Open Data is an emerging trend among municipalities and Texas cities have embraced it's tenets including City of Dallas with it's Dallas Open Data portal. There are Dallas datasets that haven't joined the portal yet and are making their way through the process. As affordable housing, poverty and blight continue to drive important discussions, one of the data sets that is prime for openness is Land Bank property data.

What is a Land Bank?
Land banking is a way to collect properties that are vacant, abandoned or owe five years in back taxes and the amount owed is greater than the value of the property. The goal is to get these properties back to a "taxable" state in the shortest time possible. A prospective purchaser would owe back fees and taxes on the property beyond the value of the property, making the sale of the property difficult. Many of these properties are unkept and in disrepair requiring the city to spend tax dollars to maintain them, which add additional liens to the property. Land bank organizations, through cities, will take ownership through County courts and hold or "bank" them. The City of Chicago has implemented a $1 Large Lots program which sells lots for $1 and requires new property owners to live on the same block as the lots.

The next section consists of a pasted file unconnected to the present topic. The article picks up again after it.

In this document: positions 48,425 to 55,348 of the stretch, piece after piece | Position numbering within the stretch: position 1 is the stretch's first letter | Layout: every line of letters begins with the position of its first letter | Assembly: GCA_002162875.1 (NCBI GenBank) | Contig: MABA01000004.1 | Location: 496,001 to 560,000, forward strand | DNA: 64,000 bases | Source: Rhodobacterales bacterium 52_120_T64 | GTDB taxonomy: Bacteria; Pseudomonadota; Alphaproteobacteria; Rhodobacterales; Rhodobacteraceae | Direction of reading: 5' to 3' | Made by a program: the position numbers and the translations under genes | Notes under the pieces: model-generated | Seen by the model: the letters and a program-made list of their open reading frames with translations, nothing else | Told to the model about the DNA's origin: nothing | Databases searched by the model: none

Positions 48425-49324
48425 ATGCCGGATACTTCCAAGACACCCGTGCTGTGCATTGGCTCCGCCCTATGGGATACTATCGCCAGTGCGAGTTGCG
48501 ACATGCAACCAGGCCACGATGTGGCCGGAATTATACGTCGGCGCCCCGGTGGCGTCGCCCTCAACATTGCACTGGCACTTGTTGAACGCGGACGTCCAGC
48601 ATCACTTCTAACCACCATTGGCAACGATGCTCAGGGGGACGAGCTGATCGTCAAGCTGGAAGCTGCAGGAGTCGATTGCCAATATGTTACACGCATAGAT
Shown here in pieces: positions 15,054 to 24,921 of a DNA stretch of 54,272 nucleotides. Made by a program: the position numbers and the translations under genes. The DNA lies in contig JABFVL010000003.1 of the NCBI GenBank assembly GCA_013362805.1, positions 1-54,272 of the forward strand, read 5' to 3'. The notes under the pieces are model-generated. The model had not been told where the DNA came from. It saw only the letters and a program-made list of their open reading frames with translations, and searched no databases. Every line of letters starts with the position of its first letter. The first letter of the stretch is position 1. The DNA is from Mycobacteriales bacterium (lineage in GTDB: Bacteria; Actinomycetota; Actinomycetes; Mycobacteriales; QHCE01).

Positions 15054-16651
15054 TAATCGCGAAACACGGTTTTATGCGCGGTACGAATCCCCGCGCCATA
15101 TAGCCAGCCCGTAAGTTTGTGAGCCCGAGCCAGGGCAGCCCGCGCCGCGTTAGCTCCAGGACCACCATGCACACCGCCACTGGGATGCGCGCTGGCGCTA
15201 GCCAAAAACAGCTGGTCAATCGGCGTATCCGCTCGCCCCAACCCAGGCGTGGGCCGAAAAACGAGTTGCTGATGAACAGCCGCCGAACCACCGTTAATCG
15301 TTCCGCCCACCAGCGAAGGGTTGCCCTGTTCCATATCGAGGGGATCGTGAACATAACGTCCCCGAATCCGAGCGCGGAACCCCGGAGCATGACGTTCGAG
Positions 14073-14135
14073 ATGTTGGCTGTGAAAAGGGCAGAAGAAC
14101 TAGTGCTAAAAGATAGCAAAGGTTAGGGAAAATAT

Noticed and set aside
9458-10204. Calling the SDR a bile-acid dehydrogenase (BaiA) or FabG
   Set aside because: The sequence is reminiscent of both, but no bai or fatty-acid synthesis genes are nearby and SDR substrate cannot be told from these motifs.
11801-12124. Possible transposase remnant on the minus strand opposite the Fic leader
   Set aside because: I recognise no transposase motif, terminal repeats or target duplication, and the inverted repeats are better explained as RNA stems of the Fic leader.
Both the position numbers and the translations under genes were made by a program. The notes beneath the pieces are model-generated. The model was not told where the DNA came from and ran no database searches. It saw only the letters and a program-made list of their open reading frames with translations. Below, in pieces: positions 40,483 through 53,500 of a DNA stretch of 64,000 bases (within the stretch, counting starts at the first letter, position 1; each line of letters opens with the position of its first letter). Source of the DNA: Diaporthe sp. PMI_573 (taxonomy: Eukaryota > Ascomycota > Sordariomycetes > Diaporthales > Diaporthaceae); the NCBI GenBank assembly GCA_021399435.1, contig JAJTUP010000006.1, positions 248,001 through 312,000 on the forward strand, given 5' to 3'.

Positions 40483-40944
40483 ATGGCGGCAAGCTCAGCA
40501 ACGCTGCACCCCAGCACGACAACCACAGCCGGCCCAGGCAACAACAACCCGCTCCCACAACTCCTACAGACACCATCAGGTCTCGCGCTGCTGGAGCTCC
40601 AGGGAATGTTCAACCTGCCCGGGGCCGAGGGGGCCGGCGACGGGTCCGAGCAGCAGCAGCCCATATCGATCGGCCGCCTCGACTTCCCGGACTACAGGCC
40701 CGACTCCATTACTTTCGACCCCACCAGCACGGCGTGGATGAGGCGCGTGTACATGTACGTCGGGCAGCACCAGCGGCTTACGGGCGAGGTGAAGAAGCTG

In Dallas, Land Banks are owned and administered through the Dallas Housing Acquisition and Development Corporation (DHADC). To improve the understanding of this data we used Tabula to extract tables from the pdf, Microsoft Excel 2016 for cleanup and BatchGeo for mapping.

View Dallas Land Bank Properties - Jan 2016 in a full screen map

We hope this data can better visualize available land bank properties for future prospective owners and enhance the communities, particularly in Southern and South Dallas, to bring these properties and their neighborhoods back to a state of productivity and community ownership.